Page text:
I began my teaching career like a lot of others in my “generation.” We were told that we shouldn’t be friendly with our students — relationships didn’t matter and could actually complicate our jobs. The kids learned through doing what we told them to do, and it wasn’t important whether or not they liked us. In fact, it was probably better if they didn’t like us all that much…our job was to force children to learn. (My instructors at San Jose State never verbatim told us never to smile until Christmas, but they might as well have.)
So, I went off to my first full time assignment with a frown on my face and a rigid set of expectations of my students. Both were completely inappropriate. My kids loved disrupting class and getting me to blow my stack in front of them (another thing my SJSU “mentors” told me should never happen), and my deadlines were completely inflexible and not up for negotiation. As for relationships…I didn’t quite see my students as the enemy, but I stayed detached from their lives and wasn’t interested in anything beyond compliance, promptness, and silence. It wasn’t a formula that promoted a relaxed learning environment, but that was what I had been programmed to do.
Years later, when I got connected on Twitter, I began to see why relationships are so important. I have since come to the realization that kids don’t learn from people they don’t like.
If you are more concerned with every jot and tittle of your school rules than you are with the well-being of the children in front of you; if you hew to a deadline or schedule because you’ll “never get everything covered” otherwise; if you are willing to dock a kid major amounts of credit for an assignment because he or she missed one mouse click; if the kid working 30 hours a week after school gets no sympathy, consideration, or assistance from you on a tough project…guess what?
Your students won’t like you.
They won’t learn from you.
You will have failed as an educator.
Now, don’t misunderstand me. I’m not saying you should sacrifice your deepest convictions in order to be liked. You shouldn’t compromise your morals or your ethics to increase the number of under-18 friends you have. (If you have that issue, don’t quit the profession, but seek some help from a counselor — your self-esteem needs work.) But when it comes down to it, is your professional calendar REALLY more important than the students’ needs for belonging, security, and confidence? More important than the human beings you see in your classroom?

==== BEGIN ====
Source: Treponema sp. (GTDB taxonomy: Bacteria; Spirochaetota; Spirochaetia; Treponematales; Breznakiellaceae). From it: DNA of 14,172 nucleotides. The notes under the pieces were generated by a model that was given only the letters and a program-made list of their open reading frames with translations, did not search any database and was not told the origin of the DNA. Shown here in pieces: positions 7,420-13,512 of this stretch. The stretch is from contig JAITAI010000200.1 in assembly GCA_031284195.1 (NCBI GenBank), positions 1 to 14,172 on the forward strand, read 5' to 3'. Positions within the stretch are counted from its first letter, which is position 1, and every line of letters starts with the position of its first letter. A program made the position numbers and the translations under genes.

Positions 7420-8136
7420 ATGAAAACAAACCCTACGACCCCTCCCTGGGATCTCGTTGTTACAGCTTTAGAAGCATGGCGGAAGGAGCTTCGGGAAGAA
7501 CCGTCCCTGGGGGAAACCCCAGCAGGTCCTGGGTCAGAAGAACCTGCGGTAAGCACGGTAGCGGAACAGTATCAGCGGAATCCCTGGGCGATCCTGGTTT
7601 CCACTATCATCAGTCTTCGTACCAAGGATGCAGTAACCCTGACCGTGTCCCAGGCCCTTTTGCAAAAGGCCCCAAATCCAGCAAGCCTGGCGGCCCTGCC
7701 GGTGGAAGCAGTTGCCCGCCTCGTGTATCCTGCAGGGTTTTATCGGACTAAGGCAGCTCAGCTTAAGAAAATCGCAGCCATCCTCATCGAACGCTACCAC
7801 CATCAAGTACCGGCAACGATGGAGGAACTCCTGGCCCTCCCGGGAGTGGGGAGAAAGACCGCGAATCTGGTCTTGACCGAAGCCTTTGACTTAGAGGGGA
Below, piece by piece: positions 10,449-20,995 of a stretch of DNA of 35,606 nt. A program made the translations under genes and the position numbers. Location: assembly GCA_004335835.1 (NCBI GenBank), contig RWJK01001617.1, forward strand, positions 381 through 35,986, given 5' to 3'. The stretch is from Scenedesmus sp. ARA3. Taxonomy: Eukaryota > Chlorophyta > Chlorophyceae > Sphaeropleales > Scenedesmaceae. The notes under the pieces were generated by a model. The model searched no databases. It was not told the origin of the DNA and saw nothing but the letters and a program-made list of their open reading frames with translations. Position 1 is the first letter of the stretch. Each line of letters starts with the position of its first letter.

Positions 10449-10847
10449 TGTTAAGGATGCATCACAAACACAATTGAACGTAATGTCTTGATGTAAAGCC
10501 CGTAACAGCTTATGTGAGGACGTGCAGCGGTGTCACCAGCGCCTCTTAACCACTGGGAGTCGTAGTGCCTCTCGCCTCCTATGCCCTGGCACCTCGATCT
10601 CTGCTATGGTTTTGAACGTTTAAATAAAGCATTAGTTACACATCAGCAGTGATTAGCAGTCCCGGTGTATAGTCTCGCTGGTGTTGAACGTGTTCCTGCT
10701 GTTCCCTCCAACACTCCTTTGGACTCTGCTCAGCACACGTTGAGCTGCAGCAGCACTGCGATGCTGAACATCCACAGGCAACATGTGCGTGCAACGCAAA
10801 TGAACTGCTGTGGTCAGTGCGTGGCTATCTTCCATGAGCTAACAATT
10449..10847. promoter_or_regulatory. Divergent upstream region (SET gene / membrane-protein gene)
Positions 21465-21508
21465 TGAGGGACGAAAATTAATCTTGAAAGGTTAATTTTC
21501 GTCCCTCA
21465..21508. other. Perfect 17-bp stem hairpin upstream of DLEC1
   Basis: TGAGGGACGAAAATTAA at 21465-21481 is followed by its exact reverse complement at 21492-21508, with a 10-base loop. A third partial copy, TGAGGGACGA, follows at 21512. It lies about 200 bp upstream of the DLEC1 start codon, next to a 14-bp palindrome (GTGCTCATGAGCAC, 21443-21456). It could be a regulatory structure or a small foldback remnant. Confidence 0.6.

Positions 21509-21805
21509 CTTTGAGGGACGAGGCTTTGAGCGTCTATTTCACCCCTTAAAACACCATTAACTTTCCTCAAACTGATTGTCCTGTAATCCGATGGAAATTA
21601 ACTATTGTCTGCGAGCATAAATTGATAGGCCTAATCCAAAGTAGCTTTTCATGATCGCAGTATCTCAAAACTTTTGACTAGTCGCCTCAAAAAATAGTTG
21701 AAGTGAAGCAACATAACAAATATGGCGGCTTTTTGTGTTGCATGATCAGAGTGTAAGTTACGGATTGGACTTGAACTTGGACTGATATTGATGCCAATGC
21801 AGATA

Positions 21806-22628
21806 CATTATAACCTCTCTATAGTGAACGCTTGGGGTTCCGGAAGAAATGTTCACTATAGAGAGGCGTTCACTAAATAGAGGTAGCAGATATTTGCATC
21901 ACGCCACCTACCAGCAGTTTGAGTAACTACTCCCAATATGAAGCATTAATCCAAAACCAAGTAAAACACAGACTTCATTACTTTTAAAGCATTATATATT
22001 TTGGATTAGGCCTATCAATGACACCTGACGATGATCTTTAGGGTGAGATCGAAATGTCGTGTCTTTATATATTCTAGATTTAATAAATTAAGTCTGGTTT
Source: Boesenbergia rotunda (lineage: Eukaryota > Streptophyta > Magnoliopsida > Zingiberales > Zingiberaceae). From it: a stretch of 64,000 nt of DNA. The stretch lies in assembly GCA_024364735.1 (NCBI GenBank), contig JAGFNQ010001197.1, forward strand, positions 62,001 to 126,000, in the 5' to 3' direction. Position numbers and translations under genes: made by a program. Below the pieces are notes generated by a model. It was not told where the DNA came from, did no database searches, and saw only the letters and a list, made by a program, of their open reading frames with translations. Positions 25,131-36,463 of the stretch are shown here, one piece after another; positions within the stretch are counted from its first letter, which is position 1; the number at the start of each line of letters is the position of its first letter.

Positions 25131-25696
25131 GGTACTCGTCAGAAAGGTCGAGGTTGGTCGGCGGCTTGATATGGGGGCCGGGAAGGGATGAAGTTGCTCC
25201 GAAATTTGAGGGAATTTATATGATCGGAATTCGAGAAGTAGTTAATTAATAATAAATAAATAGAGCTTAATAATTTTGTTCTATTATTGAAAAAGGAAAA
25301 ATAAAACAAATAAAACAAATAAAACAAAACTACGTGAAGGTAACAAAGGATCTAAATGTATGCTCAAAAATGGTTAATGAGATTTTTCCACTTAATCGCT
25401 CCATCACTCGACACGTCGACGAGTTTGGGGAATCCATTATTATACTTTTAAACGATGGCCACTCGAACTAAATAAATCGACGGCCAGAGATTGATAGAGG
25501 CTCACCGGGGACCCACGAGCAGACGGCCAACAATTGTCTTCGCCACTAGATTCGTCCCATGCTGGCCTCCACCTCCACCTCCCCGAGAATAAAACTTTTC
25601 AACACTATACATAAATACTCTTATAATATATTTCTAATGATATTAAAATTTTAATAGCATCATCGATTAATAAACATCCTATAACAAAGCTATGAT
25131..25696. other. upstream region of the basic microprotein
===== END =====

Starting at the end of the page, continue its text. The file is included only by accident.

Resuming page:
(Look out, dear reader. The other shoe is about to drop.)
We high school teachers sometimes miss a hidden part of the message about relationships, I think. It’s relatively easy to win the trust and the admiration of little kids, before hormones kick in, their bodies start transforming, and their attitudes become more cautious, or calloused, or dismissive. We’ve all been through puberty, and I daresay that everyone reading this blog saw their attitudes toward school change in some way between the ages of 12 and 18.
Here’s the point: Relationships are two-way streets. Any relationship involves two people in communication and in personal dynamics. If one of those two disconnects or won’t engage/communicate/connect, it’s not a relationship — it’s two people occupying an adjacent space and talking past each other.
If you have a student who is unwilling to communicate with you despite your best efforts, who won’t open his/her life up to you, who pushes you away when you try to be present, whose message is, either or verbally, “Leave me alone” or “It’s none of your business”…what’s a teacher to do?
No, you don’t return the favor by shutting that student out or giving him/her the cold shoulder. You also don’t give up on that kid. You might just be the one teacher who can crack that hard exterior and either turn him/her on to your subject matter or at least give him/her the sense that they’re not alone in the world, and that someone who isn’t legally required to care about them does so.
Just as importantly, though: you don’t kick yourself for not being the latter-day version of Jaime Escalante or Joe Clark (who certainly didn’t transform the life of every single kid they came into contact with), or the real life manifestation of Mr. Chips or John Keating (who are fictional characters, albeit admirable ones). I have tried that formula. It makes me feel worse about not being the subject of a major movie or a best-selling novel, and it doesn’t make me a better educator. Skip it.
You smile. You greet. You affirm. You stay present to those kids, even if they aren’t as present to you as you wish they were.
You leave the door open for the relationship. Maybe that kid, or those kids, won’t walk through it. But they can’t walk through it if it’s shut.
To paraphrase one of my PLN’s slogans: Do all the things…but don’t try to do them all at once. Happy Turkey.